Government seeking consultation on Rare Earth Metals and Products

IOM3
,
16 Sep 2019

Rare earth elements are materials of increasing importance in the production of high performance magnets, materials, semi-conductors and catalysts. The Department for Business, Energy and Industrial Strategy (BEIS) are currently seeking input from IOM3 members regarding the disruptions to the global supplt of rare earth materials and products. 

Over recent decades China has been the dominant source of the minerals from which they are extracted, but more recently also a mass manufacturer of the magnets, alloys and components based on such materials. Recently China has signalled that it may restrict trade in its rare earth materials and products. Many UK manufacturers rely on a range of these materials to create products such as jet engines, catalytic converters, semiconductors and high-grade alloys. It is unclear whether China will act on their threat but there is precedence from 2010 when they imposed rare earth export quotas on Japan.

Disruption in global supply would have an indirect effect on the UK but there is a risk of commodity price volatility and of disruption to supply-chains to the detriment of the UK’s manufacturing and research sectors, as well as our ambitions to transition to a low carbon economy. The impact on the UK is difficult to predict but it could slow the transition to electric vehicles and the decarbonisation of the energy supply with renewable energy. The EU imports 100% of its rare earth elements, 40% of which come from China and less than 1% are recycled. The UK has historically taken the view that market forces will ensure a secure supply of materials and there should be a limited role for the UK Government in managing risks, as many are the responsibility of businesses.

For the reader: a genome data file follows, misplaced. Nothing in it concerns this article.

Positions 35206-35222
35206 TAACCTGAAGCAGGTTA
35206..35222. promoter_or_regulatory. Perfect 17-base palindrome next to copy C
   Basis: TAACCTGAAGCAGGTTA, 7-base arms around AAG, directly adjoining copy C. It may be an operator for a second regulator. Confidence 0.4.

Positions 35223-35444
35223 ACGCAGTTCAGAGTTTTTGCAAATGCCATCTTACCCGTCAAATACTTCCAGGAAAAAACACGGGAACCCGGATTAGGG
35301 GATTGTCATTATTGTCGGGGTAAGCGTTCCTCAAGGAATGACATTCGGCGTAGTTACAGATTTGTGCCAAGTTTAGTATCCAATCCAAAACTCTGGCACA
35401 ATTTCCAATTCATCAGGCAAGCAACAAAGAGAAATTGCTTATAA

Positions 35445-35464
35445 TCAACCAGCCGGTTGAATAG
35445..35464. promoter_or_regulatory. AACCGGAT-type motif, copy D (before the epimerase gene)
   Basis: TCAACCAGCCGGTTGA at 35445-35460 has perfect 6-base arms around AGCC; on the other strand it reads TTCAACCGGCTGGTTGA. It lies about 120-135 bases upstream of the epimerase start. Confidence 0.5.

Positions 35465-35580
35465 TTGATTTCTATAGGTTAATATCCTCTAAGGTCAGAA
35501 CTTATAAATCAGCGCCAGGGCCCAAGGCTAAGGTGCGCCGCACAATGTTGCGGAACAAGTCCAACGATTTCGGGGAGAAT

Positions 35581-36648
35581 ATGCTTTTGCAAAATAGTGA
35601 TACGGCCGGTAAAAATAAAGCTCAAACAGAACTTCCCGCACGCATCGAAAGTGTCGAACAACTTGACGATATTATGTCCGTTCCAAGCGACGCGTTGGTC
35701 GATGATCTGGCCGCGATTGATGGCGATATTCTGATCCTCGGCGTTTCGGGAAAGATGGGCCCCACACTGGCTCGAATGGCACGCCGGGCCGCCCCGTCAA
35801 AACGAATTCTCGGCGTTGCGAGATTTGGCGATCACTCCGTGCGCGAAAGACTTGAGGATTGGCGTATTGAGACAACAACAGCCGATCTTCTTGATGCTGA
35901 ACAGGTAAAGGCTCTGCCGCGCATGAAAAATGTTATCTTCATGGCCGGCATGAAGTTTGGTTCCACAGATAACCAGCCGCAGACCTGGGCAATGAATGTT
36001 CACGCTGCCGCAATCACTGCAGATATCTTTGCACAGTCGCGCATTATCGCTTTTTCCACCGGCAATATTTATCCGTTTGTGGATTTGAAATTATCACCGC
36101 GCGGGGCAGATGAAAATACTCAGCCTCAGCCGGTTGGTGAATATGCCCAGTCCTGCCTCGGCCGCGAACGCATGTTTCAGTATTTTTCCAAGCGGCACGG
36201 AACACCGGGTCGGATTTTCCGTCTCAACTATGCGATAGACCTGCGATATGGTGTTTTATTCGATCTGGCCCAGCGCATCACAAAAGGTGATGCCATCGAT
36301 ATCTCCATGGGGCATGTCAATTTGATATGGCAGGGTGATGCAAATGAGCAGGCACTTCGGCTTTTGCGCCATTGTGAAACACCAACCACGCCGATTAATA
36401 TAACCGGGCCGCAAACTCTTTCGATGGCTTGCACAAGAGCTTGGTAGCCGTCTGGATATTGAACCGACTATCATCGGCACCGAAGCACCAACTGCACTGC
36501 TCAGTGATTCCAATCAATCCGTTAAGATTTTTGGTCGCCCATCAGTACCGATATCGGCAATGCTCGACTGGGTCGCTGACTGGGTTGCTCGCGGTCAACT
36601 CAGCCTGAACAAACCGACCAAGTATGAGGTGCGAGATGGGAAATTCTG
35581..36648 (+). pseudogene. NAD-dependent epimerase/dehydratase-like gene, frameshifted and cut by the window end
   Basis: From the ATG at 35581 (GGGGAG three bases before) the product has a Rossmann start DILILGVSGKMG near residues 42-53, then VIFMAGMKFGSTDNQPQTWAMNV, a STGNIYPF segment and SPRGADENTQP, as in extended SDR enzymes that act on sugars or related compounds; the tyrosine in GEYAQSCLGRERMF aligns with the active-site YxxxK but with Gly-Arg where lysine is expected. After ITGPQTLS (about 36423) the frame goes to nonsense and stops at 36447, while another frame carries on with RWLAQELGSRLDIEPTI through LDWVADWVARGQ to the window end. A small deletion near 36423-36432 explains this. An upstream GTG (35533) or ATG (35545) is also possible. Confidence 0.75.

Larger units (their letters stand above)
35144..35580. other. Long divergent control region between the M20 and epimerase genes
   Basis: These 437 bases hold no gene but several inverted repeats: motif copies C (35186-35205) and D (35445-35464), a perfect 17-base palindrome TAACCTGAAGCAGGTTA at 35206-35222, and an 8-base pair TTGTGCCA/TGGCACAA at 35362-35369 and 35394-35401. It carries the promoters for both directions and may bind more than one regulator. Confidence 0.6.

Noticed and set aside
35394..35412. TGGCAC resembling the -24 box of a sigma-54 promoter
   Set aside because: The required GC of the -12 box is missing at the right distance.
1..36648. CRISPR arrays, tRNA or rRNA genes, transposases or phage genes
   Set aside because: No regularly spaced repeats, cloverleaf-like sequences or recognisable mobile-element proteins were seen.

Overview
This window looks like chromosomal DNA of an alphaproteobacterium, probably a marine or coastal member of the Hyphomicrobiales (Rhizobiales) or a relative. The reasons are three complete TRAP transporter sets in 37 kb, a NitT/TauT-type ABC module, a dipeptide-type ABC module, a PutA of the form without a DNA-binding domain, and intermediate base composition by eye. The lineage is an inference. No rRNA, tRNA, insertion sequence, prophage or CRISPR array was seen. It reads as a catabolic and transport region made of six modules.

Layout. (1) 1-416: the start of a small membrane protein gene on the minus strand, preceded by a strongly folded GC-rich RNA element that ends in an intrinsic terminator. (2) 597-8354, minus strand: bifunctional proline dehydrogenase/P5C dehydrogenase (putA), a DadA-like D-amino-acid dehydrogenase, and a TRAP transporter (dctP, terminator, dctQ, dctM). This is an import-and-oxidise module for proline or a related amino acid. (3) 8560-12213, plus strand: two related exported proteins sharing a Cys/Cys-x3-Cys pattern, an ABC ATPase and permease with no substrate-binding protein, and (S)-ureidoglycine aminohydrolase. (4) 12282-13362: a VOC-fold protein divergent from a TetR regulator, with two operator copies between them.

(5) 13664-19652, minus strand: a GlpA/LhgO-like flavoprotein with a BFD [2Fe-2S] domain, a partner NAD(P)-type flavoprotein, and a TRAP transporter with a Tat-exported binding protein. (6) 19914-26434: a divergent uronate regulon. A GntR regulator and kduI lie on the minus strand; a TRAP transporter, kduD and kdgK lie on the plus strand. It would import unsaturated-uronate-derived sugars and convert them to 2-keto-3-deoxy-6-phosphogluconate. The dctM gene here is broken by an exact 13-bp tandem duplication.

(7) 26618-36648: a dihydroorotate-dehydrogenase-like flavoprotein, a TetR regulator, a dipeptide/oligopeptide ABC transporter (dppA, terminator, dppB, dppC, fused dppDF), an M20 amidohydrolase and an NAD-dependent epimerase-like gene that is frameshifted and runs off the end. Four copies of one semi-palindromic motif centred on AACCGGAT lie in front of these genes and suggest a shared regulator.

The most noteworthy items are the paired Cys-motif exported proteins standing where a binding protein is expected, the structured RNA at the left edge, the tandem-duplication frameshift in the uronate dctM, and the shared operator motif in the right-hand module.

BEIS are seeking information in regards to rare earths to mitigate disruptions to, or price fluctuations in, the global trade in rare earth materials and products. This will help to develop a more informed picture of the UK exposure to this potential global trade risk.

BEIS are interested to know:

  • To what extent your business depends upon a ready supply of rare earth materials, other materials incorporating them, components (such as magnets) based upon them, or devices exploiting them (such as permanent magnet motors);
  • Whether you already have multiple sourcing options, which do not depend upon a single source supplier such as China;
  • Whether you have considered, and have contingency plans to handle any future supply restrictions or interruptions;
  • Any other considerations of importance not mentioned above.

​The Government will use the information gathered in this consultation to understand whether there is more we could do to engage with or support UK businesses in this area. 

Please send your response and any questions by the end of September to James Hostford, Senior Policy Adviser, International Strategy and National Security and copied in is Natalie Daniels, IOM3 Communications Manager.